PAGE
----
170.0680272 0.449963742

167.8004535 0.524957699

Next I calculated how much time it takes to do the work of lifting our weights 6ft in elevation with 6.5hp during each lap: time = mgh/Power (disregarding friction, which I'm sure is ultimately benefiting the lighter guy).

So during a 20 lap race, with one all out drag race, I get this (corresponding to the same weights as above):

Total Correction for 20 lap race [seconds]

0.484811378

0

1.212028444

1.212028444

1.454434133

1.696839822

Just wondering if this is reasonable or not and what you think can be easily included into this. I really want to try and include the effects of turning with extra weight into this with everything being equal except for weight (turning radius, entry velocity, tire grip, etc.). Obviously extra weight is a big factor in cornering capability because the tires need to do more work to keep from sliding. The heavier guy will almost always get the tires to start sliding before the lighter guy if they enter the turn at the same velocity and turning radius due to the extra momentum he is carrying. In 6.5hp karting this is a big no-no because speed will be scrubbed off big time and to accelerate back to speed for the big guy compared to the little guy is substantial. I wanted to try and incorporate this kind of difference into this, but it seems to be very complex.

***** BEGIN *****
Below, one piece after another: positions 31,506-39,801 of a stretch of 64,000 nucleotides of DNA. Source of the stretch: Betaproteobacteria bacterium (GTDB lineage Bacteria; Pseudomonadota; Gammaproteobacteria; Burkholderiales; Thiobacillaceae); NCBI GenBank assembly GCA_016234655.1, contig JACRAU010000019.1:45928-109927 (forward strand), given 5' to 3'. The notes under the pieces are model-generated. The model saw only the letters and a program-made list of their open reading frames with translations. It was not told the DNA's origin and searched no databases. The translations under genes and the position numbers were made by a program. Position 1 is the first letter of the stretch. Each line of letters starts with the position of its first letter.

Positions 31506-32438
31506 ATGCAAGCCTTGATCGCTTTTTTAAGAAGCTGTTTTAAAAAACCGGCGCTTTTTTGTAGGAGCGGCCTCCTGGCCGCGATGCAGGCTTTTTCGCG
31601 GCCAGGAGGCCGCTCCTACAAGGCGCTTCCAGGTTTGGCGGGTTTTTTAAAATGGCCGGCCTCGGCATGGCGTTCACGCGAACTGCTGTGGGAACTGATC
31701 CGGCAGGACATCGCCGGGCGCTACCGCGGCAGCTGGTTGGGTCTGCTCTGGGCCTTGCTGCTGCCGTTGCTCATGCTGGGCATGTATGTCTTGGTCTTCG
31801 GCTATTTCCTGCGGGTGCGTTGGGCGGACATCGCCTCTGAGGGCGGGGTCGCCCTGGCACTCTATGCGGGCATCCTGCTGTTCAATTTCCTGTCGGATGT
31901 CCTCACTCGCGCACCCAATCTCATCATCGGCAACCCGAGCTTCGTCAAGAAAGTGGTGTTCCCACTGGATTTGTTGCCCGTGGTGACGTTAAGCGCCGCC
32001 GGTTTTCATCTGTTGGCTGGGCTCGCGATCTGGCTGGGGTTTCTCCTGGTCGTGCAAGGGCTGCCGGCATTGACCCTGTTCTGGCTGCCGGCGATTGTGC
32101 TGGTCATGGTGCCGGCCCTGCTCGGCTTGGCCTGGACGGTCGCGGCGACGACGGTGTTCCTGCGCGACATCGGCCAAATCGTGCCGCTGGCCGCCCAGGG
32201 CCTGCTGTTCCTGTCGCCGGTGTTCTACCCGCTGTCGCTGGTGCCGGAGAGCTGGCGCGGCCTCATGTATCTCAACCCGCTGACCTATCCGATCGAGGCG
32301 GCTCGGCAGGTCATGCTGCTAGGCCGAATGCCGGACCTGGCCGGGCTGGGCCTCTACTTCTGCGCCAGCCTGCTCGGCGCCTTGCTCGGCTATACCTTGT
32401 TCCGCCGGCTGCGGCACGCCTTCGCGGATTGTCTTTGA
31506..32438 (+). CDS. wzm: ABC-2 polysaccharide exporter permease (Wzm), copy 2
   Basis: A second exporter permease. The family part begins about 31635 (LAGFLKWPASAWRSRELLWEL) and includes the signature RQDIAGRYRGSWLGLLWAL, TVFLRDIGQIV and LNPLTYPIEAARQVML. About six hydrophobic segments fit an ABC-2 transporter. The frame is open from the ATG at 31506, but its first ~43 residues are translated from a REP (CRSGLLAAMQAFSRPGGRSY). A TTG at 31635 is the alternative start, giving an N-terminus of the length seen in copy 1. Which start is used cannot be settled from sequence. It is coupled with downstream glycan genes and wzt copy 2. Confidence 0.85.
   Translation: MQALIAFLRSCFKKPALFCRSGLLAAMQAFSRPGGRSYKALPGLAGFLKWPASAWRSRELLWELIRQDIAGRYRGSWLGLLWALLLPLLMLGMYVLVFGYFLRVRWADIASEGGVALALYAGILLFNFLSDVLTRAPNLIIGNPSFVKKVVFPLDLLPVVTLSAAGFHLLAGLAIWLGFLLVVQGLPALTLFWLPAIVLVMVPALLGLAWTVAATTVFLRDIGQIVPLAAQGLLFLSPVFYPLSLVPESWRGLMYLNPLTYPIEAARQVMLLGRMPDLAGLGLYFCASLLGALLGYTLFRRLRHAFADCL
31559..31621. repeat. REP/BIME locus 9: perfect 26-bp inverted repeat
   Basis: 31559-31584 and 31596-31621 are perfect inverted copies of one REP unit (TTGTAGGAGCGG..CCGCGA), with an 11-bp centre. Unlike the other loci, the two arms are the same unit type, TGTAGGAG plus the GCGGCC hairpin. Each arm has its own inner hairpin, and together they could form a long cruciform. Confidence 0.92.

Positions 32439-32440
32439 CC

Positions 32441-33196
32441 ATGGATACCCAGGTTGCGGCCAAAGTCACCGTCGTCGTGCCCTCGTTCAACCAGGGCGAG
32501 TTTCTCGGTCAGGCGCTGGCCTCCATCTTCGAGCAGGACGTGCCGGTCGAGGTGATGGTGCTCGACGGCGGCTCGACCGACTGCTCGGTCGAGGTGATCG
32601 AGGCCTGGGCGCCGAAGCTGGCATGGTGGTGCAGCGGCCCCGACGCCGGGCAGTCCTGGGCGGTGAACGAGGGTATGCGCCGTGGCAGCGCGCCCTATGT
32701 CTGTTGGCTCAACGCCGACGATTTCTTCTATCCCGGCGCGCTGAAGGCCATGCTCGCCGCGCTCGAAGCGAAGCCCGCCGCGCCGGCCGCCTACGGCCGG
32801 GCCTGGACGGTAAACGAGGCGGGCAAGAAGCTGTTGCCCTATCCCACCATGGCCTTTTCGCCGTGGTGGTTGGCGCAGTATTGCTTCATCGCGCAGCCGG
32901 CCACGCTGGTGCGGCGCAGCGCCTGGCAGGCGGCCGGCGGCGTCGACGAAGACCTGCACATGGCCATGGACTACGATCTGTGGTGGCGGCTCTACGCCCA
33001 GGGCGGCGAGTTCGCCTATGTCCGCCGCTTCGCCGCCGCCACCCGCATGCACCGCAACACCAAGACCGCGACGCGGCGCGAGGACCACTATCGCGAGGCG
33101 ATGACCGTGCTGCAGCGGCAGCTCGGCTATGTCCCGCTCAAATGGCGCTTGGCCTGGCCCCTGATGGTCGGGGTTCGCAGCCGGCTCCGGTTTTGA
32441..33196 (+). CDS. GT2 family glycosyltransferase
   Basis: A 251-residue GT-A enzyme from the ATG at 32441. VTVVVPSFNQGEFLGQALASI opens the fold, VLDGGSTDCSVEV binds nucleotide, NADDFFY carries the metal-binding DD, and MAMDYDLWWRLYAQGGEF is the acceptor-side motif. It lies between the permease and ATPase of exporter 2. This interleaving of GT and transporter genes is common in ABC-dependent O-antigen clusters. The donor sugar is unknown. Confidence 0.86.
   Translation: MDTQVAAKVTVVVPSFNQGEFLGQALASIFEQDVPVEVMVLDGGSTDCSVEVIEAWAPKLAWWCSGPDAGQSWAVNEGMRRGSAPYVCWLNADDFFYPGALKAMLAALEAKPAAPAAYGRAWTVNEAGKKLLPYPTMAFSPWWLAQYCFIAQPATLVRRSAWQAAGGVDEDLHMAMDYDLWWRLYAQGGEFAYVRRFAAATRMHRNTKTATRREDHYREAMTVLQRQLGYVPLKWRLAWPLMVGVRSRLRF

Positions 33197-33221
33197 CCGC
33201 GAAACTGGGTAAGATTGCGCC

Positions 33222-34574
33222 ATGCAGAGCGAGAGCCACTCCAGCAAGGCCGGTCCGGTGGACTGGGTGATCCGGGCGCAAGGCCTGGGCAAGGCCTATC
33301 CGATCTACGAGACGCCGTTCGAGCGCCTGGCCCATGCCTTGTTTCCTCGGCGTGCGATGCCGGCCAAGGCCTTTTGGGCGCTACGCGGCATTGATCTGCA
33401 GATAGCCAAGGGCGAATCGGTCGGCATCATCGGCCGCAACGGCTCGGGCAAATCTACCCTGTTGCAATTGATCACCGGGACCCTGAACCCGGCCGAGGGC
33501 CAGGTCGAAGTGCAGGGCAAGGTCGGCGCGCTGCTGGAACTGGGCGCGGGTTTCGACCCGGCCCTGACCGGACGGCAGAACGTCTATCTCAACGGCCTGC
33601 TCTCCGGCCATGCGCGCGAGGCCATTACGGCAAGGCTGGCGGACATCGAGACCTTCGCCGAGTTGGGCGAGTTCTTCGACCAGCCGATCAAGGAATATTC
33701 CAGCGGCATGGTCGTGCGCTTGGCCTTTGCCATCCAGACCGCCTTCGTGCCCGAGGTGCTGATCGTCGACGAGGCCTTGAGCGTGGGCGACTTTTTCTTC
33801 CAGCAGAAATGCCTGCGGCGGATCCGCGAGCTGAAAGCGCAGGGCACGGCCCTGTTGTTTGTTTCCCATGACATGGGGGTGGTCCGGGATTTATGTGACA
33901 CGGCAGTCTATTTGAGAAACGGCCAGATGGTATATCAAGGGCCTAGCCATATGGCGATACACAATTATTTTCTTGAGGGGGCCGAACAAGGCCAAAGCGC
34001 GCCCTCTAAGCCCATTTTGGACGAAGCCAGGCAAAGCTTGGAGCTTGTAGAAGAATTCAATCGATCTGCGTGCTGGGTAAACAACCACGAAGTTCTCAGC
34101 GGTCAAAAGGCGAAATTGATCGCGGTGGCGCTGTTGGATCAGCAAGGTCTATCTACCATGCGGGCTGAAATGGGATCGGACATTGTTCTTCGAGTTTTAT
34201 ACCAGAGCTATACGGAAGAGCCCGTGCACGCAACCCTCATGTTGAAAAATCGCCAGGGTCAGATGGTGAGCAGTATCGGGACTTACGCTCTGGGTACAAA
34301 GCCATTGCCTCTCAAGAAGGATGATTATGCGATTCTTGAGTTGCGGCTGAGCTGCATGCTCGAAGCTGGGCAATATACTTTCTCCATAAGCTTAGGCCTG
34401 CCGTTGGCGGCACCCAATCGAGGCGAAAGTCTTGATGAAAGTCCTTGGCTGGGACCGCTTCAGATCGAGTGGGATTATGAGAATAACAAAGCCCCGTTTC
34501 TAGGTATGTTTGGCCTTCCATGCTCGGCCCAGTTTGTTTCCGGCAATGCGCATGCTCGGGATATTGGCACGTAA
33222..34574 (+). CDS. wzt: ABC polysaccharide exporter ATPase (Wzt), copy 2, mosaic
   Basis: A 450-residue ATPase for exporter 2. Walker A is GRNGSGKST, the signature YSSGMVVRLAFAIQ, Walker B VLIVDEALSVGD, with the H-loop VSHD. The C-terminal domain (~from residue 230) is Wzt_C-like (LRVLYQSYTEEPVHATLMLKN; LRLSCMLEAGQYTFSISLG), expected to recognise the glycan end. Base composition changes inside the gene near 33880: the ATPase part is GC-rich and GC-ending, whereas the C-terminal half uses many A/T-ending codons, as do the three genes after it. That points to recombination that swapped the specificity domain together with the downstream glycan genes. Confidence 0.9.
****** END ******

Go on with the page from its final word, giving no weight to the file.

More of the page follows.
An argument my lightweight friend (not in engineering) keeps making is that because of extra weight, the heavier guy has more friction from the tires because the frictional force is proportional to the weight of the object allowing us to turn-in better. He claims that sometimes when he goes karting he can't get the front tires to bite on turn-in and they slide where the heavier guy would have the extra friction needed. Sort of like aerodynamic downforce. In every free body diagram I've drawn of a body undergoing centripetal acceleration with a frictional force, mass gets canceled out in the equations. It's been a while since dynamics so, is this correct?

Now i understand that the system of a tire is very complex (conforms and deforms to the road surface, differing physical properties as a function of temperature, etc.) and that mass plays an integral role in the traction of the tire, and with more mass --> wider tire is required. The tire at the microscopic level does more work with more weight on it, which generates more heat and increasing the surface area of the contact patch allows for the heat to be dissipated more effectively. But, is what my friend saying reasonable at all and how could I possibly incorporate turning into my analysis?

Sorry for the huge post and if you reply, I'd greatly appreciate it.